THIS is the story of the Bhutto clan which at one time owned land that stretched 50 to 80 miles from Naudero near Larkhana to the Sind-Baloch border in Jacobabad. It is the bloody story of a feudal clan, feudal to the point that death by murder or other means was common among clansmen.
Fatima writes that “Bhuttos very rarely died natural deaths. Many of them died violently and before reaching middle age”. Fatima Bhutto is the daughter of Mir Murtaza Bhutto who was assassinated in 1996. Mir Murtaza’s father, Zulfikar Ali was executed in 1979. His sister Benazir was assassinated in 2007. The Bhuttos lived as if there was no tomorrow in an uncivilised society where murdering opponents or enemies was par for the course. Men married and divorced wives at random.
Zulfikar had two brothers older to him who were “noted Lotharios”. Zulfikar, at the age of thirteen, was married to a girl ten years older to him, as part of a land deal whereby he got a whole lot of land probably by way of dowry. After he grew up Zulfikar married for a second time deserting his first wife. Like all landed gentry the Bhuttos either got into politics or into the Army. It was either for fun or for power. Business was for the birds; it was considered below one’s dignity, something meant for Hindu money-lenders and traders. So, they all went into politics, as Zulfikar did, even if he had been trained in law. Arrogant, contemptuous of people lower in social standing, he had to pay for it when the army general, Zia ul Haq, the very man he had promoted to be Chief of Army Staff over the heads of five senior Generals, later captured power (following the lost war in East Pakistan) and got Zulfikar hanged.
East Pakistan had revolted against the terrorism practised by the Punjabi-dominated Pakistan Army. Fatima notes almost with a sense of detachment that three million Bengalis were killed and 4,00,000 women were raped by the Pakistani Armed Forces. Zulfikar himself showed no sense of remorse either. When the then Pakistan President Yayha Khan sent Zulfikar to the United Nations to fight his country’s case in the Security Council, he told Council members: “So what if Dhaka falls? So what if the whole of East Pakistan falls? So what if the whole of West Pakistan falls? We will build a new Pakistan!” The man was haughty, unprincipled, a typical feudal lord. At the Security Council (which I covered as a PTI correspondent) no one had any respect for him.
Fatima treats him distantly, not as grandpa, but as Zulfikar. She even treats her father whom she adored, not as daddy, but as Mir Murtaza, obviously to treat them as historical figures to be treated objectively. Zulfikar was emotionally unstable. At Algiers once, the entire press walked out on him for making some unkind remarks. When he himself became head of state, he withdrew Pakistan from the Commonwealth and even from SEATO to show his sense of independence. It didn’t help Pakistan. He tried nationalisation of industries. That only hurt Pakistan’s economy badly.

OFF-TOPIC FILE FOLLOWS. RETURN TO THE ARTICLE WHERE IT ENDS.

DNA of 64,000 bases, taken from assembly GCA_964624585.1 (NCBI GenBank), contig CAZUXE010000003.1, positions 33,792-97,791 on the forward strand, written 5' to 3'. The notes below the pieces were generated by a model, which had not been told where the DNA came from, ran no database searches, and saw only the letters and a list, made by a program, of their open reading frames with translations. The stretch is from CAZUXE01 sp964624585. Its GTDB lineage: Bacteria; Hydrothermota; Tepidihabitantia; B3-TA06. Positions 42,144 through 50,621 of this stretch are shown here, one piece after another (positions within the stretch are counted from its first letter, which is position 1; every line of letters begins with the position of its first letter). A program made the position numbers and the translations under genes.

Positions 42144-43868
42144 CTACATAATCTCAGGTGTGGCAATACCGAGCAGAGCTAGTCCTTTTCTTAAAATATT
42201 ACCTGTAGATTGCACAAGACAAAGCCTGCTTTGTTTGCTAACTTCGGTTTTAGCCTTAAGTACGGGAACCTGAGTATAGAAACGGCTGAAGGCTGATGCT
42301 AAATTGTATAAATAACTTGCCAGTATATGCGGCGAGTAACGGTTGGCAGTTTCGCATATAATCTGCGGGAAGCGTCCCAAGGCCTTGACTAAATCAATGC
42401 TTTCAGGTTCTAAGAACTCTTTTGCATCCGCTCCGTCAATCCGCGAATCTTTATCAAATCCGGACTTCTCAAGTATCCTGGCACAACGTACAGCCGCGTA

No section of society was safe from the Army’s interference in the early 1980s. The cruelty exercised by Zia is unbelievable. He died in an air crash. Fatima does not speculate on how an Army plane can crash. He was being accompanied by five Generals, also by the US Ambassador Arnold Rapheel and General Herbert M. Wassom, the head of the US Military Mission to Pakistan. All were to die. A thorough investigation was never carried out. Many have expressed their belief that the plane crash was not an accident but was inspired by the CIA to get rid of Zia even at the cost of losing an Ambassador. Hard to believe but in Pakistan nothing can be counted untrue.
According to Fatima, the US National Archives has some 250 pages of documents on the incident but they remain classified to this day. This book is recounting Pakistan’s post-1980 history, history in the raw, though the focus is primarily on the Bhutto family. Fatima greatly distrusts Asif Zardari, who was accused of being responsible for her father’s killing, news of which was carried to her almost casually. So many incidents, personal, political and familial are recounted, of brutality exercised beyond one’s imagination.
Fatima’s father, Murtaza would often call Zardari a chor, a thief. He had coined the term Asif Baba and the chalees chor. Within the Bhutto family there was no peace. Fatima once told a friend of her: “I don’t understand my family”. Fatima even distanced herself from her aunt Benazir. As she put it: “The more I write, the more time that passes, the more my aunt becomes unrecognizable to me”. What a life!
The book also deals briefly with Benazir’s own assassination. No admirer of her aunt, according to Fatima, Benazir thrived on saprophytic (“that which live on decaying matter”) culture she created. The book was written before a UN agency put the blame of Benazir’s killing on General Musharraf, entirely believable. Musharraf is not better than Zia or any other General. But that is what Pakistani society is all about. What needs to be noted is that here is a first hand account of Pakistani politics post-1980 in all its dirty shades, enlivened with personal-stories about family members that are as enthralling and sometimes sickening. To understand Fatima’s agony is to understand Pakistan for what it is: a nation unfit to exist.
(Penguin Books, 11 Community Centre, Panchsheel Park, New Delhi-110 017, email: [email protected])